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Shariat councils are not courts, their certificates are not valid, Muslim women go to family courts for divorce: Madras High Court


Madras High Court said – Divorce certificate issued by Shariat Council is not valid.
Muslim women desiring a valid divorce from the High Court are advised to approach the Family Court only.
The Madras High Court said that a Muslim woman is free to seek divorce through ‘khula’.

Chennai. The Madras High Court on Tuesday made it clear in a judgment that Shariat councils are neither courts nor arbitrators authorized to annul a marriage. Therefore, the High Court advised Muslim women desiring a legally valid divorce to approach only the family courts. In 2017, Justice C. Saravanan of the Madras High Court set aside a certificate of divorce issued by a Shariat council, saying that ‘even if a Muslim woman is recognized under the Muslim Personal Law (Shariat) Act’ The recipient is free to exercise his rights to seek divorce through ‘khula’, but this can be done only through a family court.’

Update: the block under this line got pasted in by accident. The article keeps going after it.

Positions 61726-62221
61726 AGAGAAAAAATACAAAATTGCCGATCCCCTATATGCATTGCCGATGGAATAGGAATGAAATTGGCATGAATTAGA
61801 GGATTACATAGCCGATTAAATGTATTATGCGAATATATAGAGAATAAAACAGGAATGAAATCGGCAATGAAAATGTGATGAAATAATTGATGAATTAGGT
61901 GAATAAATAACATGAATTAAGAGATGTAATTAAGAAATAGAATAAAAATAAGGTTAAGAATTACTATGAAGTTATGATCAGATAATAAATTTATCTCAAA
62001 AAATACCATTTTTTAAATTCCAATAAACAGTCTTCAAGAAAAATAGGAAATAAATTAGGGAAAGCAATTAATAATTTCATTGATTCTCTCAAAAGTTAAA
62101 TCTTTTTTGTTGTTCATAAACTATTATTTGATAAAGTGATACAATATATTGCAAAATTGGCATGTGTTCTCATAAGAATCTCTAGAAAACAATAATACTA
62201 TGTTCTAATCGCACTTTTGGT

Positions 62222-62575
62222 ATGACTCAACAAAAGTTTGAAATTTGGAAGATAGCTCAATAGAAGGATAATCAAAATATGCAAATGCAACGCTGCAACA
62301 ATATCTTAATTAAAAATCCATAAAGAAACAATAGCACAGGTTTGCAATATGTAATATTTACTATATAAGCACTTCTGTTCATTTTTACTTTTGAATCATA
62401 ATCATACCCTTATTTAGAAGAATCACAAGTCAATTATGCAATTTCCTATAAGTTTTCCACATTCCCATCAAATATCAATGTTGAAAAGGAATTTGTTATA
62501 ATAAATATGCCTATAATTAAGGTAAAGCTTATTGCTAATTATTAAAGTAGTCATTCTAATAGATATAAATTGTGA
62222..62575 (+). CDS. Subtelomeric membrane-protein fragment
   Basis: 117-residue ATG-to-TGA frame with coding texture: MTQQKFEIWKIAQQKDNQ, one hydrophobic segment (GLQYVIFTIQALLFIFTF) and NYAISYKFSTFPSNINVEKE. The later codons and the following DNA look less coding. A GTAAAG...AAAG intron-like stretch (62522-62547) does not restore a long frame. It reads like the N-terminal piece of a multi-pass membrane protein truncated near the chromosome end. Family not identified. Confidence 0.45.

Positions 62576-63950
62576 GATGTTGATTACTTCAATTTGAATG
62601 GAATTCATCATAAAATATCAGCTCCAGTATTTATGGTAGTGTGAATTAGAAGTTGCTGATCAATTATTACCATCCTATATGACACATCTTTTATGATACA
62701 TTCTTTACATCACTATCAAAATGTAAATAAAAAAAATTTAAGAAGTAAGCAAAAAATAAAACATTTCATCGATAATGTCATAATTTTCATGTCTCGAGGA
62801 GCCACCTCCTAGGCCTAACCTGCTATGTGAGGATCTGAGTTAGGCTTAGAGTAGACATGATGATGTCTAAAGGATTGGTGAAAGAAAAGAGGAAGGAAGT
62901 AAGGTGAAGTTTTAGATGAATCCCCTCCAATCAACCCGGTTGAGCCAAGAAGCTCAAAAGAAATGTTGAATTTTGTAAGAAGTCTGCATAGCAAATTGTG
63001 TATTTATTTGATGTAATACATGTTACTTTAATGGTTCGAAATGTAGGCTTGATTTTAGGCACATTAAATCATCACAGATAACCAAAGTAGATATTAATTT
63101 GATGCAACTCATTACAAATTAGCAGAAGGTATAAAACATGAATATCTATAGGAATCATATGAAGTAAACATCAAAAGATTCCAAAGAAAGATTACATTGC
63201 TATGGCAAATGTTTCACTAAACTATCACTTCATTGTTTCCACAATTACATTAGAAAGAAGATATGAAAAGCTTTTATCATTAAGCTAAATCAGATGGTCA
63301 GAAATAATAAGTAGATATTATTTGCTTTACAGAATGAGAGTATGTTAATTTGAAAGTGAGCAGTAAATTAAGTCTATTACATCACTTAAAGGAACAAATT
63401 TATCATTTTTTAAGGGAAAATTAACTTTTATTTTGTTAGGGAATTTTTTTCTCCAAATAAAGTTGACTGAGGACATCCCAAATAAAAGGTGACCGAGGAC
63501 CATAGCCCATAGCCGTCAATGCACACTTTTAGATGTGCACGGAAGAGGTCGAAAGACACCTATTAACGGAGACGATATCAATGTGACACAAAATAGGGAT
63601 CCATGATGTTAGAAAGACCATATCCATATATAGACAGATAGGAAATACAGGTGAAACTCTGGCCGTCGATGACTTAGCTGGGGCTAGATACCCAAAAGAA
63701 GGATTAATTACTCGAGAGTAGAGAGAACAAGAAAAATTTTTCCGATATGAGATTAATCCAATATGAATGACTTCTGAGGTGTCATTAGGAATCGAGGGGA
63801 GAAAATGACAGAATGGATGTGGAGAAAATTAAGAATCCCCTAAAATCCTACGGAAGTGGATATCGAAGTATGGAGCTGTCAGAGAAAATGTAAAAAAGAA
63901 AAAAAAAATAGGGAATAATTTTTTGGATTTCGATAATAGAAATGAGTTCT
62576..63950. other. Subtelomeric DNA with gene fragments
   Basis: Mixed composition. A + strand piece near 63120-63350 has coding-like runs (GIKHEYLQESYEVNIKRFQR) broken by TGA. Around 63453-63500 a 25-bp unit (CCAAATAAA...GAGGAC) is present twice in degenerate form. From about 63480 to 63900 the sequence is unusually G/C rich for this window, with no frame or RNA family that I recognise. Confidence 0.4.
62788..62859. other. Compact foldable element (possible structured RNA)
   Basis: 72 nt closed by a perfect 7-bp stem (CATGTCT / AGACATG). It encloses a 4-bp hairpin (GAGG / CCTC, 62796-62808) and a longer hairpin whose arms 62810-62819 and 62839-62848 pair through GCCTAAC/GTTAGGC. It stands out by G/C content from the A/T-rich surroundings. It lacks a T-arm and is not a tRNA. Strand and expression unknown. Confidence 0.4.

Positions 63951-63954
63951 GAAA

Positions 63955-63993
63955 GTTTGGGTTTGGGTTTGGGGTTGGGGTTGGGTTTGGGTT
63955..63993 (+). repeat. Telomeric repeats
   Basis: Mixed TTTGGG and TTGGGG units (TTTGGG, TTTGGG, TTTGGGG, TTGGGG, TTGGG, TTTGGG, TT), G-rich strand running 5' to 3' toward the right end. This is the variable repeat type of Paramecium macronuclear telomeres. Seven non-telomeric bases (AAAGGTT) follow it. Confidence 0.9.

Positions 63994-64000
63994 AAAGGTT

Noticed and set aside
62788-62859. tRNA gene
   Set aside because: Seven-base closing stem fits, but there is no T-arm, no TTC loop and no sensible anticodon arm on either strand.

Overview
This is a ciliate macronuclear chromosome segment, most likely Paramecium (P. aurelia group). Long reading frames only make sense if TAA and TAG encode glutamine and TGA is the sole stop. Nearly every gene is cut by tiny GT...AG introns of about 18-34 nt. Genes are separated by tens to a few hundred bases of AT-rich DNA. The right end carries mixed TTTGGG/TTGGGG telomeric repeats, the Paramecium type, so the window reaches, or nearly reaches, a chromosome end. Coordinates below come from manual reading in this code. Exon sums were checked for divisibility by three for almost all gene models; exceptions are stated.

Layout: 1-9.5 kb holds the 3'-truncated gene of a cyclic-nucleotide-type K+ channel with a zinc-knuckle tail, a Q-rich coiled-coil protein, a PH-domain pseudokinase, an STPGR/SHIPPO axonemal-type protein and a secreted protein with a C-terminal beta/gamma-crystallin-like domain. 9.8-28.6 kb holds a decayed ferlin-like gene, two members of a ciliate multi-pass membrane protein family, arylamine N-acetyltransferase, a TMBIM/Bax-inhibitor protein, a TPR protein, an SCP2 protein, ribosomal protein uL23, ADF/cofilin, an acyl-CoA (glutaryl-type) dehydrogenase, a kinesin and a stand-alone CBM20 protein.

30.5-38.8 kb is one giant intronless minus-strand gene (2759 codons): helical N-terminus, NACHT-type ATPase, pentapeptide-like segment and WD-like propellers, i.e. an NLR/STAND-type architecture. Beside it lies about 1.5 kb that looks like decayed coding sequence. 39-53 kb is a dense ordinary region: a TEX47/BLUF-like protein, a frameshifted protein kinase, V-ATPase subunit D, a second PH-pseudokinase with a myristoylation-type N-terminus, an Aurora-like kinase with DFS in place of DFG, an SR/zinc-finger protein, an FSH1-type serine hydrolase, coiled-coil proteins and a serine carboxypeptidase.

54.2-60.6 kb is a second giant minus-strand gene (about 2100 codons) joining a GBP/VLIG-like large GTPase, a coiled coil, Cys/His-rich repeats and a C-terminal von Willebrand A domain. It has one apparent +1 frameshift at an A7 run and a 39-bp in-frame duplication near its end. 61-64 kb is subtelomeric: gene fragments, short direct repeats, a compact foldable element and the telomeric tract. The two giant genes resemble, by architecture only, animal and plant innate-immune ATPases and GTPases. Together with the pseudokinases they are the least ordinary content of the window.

Madras High Court judge C. Saravanan directed the wife of a man who filed the petition to approach the Tamil Nadu Legal Services Authority or a family court for a legal divorce of their marriage, according to a Times of India report. Get in touch Justice Saravanan said that even under customary law, a certificate of divorce cannot be issued by a self-proclaimed body consisting of a few members of the ‘Jamaat’. In his petition, the husband had argued that orders from outside the judicial system such as fatwas or ‘khula’ certificates have no legal validity and cannot be enforced by any individual or ‘private’ entity.

Muslim women also have the right to reverse divorce, Kerala High Court upheld

While opposing the petition in the Madras High Court, the local Shariat Council argued that the Kerala High Court had upheld the practice while hearing a similar case. In response, Justice Saravanan rejected the argument by saying that the Kerala High Court judgment upheld the right of a Muslim woman to divorce unilaterally only through ‘khula’. The Kerala High Court has not supported the involvement of private bodies like the Shariat Council. He clearly said that private body like Shariat Council cannot issue certificate of divorce through ‘khula’. The High Court said that under Section 7(1)(b) of the Family Court Act, the Muslim Marriage Dissolution Act and the Muslim Personal Law (Shariat), only the Family Court has the right to dissolve a marriage.

Tags: Divorce, madras high court, Muslim Marriage, Muslim Woman

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